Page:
The idea that air conditioning cools the house. Actually, air conditioning removes the existing heat from the house. Typical central split system units have an indoor furnace, coil and an outdoor air conditioner. The outdoor compressor pumps refrigerant through the system to collect heat and moisture from inside the home. The hot air is then over the cooled indoor coil which causes the heat to be transferred to the cooled coil. The newly “cooled” air is then redistributed through the house while the heat is pumped to the outdoor unit. The result, a comfortable atmosphere everyone can enjoy. Additionally, the air conditioning system will also help to keep the air clean. The air is drawn through the return air ducts, then air passes through an air filter which removes airborne particles such as dust, dander, and lint. This makes the air returning into the building clean and comfortable. This being said, the HVAC must be properly maintained in order for this to be true.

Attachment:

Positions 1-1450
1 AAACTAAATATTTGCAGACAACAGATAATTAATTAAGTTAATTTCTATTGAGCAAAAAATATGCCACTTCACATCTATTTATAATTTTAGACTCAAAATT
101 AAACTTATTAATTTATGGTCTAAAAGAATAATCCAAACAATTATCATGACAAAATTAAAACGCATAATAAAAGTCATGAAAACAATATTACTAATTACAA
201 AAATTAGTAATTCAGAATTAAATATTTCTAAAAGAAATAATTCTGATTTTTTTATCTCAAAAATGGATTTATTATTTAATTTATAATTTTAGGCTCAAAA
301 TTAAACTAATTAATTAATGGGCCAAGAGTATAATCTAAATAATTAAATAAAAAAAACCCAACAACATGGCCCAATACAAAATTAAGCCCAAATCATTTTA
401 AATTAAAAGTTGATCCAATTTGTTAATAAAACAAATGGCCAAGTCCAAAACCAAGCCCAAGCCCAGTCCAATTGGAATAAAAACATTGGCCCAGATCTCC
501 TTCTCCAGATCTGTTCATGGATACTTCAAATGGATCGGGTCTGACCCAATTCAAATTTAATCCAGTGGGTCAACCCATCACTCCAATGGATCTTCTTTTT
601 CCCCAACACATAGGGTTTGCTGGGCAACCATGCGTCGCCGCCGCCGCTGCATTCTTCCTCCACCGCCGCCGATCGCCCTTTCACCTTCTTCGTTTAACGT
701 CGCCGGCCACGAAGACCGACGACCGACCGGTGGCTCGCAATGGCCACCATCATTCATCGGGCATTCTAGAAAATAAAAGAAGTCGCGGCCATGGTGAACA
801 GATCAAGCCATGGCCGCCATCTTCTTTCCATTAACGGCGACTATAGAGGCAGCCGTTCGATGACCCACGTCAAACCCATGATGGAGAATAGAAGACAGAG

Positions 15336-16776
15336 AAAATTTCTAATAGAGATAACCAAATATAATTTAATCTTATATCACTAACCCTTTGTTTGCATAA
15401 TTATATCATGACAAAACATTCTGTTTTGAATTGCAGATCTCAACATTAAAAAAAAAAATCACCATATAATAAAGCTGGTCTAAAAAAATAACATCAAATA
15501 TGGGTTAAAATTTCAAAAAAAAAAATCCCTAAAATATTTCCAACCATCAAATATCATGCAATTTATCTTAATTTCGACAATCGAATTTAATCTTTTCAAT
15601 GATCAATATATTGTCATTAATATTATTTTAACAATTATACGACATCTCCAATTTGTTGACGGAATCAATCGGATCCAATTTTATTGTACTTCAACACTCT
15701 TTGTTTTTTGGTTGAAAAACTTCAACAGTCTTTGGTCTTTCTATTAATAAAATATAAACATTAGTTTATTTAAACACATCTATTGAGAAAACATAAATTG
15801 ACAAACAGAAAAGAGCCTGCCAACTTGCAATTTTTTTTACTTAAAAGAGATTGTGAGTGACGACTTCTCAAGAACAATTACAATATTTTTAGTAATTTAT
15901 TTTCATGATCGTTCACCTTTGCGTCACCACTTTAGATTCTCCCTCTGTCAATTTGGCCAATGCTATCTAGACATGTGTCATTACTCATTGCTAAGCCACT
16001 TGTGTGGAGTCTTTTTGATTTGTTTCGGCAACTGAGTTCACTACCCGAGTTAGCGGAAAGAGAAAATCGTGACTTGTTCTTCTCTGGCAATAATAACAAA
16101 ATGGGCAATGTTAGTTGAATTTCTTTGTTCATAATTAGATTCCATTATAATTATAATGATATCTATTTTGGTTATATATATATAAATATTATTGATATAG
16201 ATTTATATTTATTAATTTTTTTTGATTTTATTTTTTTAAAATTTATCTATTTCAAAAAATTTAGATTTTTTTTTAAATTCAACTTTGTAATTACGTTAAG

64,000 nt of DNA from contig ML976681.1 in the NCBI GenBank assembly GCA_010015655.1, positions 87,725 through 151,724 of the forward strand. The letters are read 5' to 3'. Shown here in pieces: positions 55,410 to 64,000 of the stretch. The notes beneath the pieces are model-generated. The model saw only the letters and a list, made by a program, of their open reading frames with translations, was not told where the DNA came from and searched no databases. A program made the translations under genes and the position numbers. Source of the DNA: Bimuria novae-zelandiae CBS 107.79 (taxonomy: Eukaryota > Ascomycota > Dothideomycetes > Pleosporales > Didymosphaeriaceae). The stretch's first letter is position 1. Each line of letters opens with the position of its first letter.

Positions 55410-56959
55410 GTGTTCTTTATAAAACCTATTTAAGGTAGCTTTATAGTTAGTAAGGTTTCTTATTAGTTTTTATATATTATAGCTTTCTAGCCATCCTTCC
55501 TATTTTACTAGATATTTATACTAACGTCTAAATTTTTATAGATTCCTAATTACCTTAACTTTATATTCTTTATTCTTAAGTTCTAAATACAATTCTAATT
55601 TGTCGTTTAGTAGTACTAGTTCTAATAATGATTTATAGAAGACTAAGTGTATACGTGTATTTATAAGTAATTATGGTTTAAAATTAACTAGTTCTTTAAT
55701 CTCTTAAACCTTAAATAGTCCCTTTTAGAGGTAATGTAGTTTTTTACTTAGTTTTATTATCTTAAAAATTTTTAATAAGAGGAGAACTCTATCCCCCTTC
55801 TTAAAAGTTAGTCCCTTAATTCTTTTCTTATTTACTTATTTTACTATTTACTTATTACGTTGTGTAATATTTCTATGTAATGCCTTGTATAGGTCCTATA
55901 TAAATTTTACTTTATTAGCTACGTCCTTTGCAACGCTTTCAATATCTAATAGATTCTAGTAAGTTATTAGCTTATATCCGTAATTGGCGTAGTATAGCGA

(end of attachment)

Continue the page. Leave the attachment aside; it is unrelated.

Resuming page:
HVAC Fun Facts

 

The Roman civilization were the first ones to use a warm air heating system.

Known as a hypocaust, it was an ancient Roman system of underfloor heating, used

to heat houses with hot air. The Roman architect Vitruvius, writing about the end of

the 1st century B.C., attributes their invention to Sergius Orata. The hypocaust was